I wrote a few narrative chapters and decided it didn’t flow right. It just didn’t have that … something. They wound up in a box under the bed until a friend, who also loves to write, called and told me about a five week writing class that he heard was being offered at the local Skill Center. We both signed up for the class, which was taught by none other than Kathy Henderson-Sturtz. It was Kat who gave me the brilliant suggestion of writing the book in first person, which made the story much better. It now had that something. With Kat’s help, the pages began to fly off my keyboard. I joined a writers group and got a ton of good advice and feedback there as well.
Then I happened to mention the project to my Aunt Dot, my mom’s last surviving sister. She thought it was a wonderful idea, but added, “Tom, there is another side to that story … your mother’s side.” I spent the day listening to her tell another equally fascinating story that I never knew. It had to be included in the book. What started out as a military story had now become more of a Greatest Generation story.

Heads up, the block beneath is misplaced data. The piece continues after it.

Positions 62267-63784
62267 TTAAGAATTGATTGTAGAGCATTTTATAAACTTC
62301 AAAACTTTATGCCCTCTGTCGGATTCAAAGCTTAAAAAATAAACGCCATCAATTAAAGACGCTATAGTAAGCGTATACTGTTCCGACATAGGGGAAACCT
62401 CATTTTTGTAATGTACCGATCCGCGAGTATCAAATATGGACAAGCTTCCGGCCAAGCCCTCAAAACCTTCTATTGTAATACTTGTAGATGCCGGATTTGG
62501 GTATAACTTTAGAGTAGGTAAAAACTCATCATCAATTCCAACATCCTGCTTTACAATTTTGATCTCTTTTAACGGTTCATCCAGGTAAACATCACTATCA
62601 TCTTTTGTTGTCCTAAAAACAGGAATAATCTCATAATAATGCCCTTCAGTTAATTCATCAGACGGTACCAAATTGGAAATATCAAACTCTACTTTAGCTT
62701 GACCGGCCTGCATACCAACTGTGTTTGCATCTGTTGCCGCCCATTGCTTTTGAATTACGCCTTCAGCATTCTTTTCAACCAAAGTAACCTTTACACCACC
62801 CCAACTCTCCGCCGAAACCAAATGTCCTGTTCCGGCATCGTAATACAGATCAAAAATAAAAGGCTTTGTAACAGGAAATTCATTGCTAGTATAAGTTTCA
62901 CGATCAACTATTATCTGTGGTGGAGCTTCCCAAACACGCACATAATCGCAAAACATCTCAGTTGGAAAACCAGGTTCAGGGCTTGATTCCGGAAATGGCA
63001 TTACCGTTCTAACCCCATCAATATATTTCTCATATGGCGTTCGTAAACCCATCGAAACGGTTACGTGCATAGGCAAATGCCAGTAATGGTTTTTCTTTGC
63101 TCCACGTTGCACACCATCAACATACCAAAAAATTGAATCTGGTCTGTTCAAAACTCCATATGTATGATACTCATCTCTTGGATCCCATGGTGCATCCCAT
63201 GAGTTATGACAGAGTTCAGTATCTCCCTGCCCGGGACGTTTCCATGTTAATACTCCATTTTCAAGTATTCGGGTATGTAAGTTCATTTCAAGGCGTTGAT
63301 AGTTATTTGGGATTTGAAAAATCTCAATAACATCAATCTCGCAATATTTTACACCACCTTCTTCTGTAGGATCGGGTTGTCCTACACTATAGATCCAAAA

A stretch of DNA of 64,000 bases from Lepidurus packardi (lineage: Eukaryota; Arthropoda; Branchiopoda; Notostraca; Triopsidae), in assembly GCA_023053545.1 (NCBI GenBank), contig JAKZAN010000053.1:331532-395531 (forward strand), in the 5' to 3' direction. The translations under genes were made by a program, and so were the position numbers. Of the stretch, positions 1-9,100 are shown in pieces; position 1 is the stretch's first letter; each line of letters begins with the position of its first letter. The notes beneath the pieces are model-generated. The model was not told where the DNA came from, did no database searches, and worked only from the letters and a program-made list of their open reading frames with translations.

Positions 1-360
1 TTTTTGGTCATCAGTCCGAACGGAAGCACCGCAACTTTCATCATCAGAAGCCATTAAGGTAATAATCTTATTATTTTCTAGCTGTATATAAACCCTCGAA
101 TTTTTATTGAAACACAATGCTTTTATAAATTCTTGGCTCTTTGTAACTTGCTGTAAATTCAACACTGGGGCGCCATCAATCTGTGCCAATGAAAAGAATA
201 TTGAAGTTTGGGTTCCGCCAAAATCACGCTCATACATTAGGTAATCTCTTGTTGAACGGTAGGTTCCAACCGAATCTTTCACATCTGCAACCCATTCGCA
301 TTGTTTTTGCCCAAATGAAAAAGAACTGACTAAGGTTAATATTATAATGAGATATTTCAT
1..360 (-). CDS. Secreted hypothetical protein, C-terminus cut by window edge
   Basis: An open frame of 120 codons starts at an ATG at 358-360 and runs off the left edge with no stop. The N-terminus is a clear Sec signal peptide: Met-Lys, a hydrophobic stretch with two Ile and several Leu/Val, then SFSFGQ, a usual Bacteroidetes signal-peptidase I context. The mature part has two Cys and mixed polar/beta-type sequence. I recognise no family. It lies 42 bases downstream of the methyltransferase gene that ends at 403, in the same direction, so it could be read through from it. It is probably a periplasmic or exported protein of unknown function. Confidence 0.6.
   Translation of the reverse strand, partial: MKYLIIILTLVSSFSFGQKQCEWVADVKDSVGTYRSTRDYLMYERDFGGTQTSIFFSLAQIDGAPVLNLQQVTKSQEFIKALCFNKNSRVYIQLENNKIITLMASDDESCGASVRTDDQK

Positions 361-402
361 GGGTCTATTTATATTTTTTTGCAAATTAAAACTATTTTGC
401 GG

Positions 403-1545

Why go self-published?
I got asked that question quite a few times. Honestly, I felt having my work accepted by a traditional publisher would give it and myself a lot more validation. My work would have been acknowledged by professionals.
But the more I searched for a publisher, the less I found were accepting work from “newbies.” The select few that were, were only accepting work through an agent. Before I could even think of climbing the Mt. Manuscript on a publisher’s desk and placing mine in the thin air at the peak, I had to find an agent to tie myself to. It was a long uphill climb. Most agents I approached were extremely busy as well, so I knew it could be tough to get one.
I envisioned one of my children (because my agent would have died of old age) coming to my nursing home, where I’d be drinking creamed steak, to give me the good news that my manuscript was finally accepted. Of course, by then I wouldn’t be able to hear them … or I’d forget what they said fifteen minutes later.